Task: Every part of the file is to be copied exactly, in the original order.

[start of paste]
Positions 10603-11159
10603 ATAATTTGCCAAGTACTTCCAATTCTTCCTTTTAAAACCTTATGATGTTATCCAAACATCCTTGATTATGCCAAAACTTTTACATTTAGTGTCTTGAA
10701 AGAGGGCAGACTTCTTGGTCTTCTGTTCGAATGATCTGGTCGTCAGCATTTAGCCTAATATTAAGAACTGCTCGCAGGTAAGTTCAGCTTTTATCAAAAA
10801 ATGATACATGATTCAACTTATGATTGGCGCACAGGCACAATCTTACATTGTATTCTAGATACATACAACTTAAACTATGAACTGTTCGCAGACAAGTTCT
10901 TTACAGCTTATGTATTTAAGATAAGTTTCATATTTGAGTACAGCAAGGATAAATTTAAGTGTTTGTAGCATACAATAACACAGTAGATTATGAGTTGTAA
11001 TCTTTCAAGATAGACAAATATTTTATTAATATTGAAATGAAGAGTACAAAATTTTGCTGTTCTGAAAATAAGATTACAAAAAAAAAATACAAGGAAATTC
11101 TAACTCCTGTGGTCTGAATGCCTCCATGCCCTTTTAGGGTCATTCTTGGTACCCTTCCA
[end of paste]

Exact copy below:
Positions 10603-11159
10603 ATAATTTGCCAAGTACTTCCAATTCTTCCTTTTAAAACCTTATGATGTTATCCAAACATCCTTGATTATGCCAAAACTTTTACATTTAGTGTCTTGAA
10701 AGAGGGCAGACTTCTTGGTCTTCTGTTCGAATGATCTGGTCGTCAGCATTTAGCCTAATATTAAGAACTGCTCGCAGGTAAGTTCAGCTTTTATCAAAAA
10801 ATGATACATGATTCAACTTATGATTGGCGCACAGGCACAATCTTACATTGTATTCTAGATACATACAACTTAAACTATGAACTGTTCGCAGACAAGTTCT
10901 TTACAGCTTATGTATTTAAGATAAGTTTCATATTTGAGTACAGCAAGGATAAATTTAAGTGTTTGTAGCATACAATAACACAGTAGATTATGAGTTGTAA
11001 TCTTTCAAGATAGACAAATATTTTATTAATATTGAAATGAAGAGTACAAAATTTTGCTGTTCTGAAAATAAGATTACAAAAAAAAAATACAAGGAAATTC
11101 TAACTCCTGTGGTCTGAATGCCTCCATGCCCTTTTAGGGTCATTCTTGGTACCCTTCCA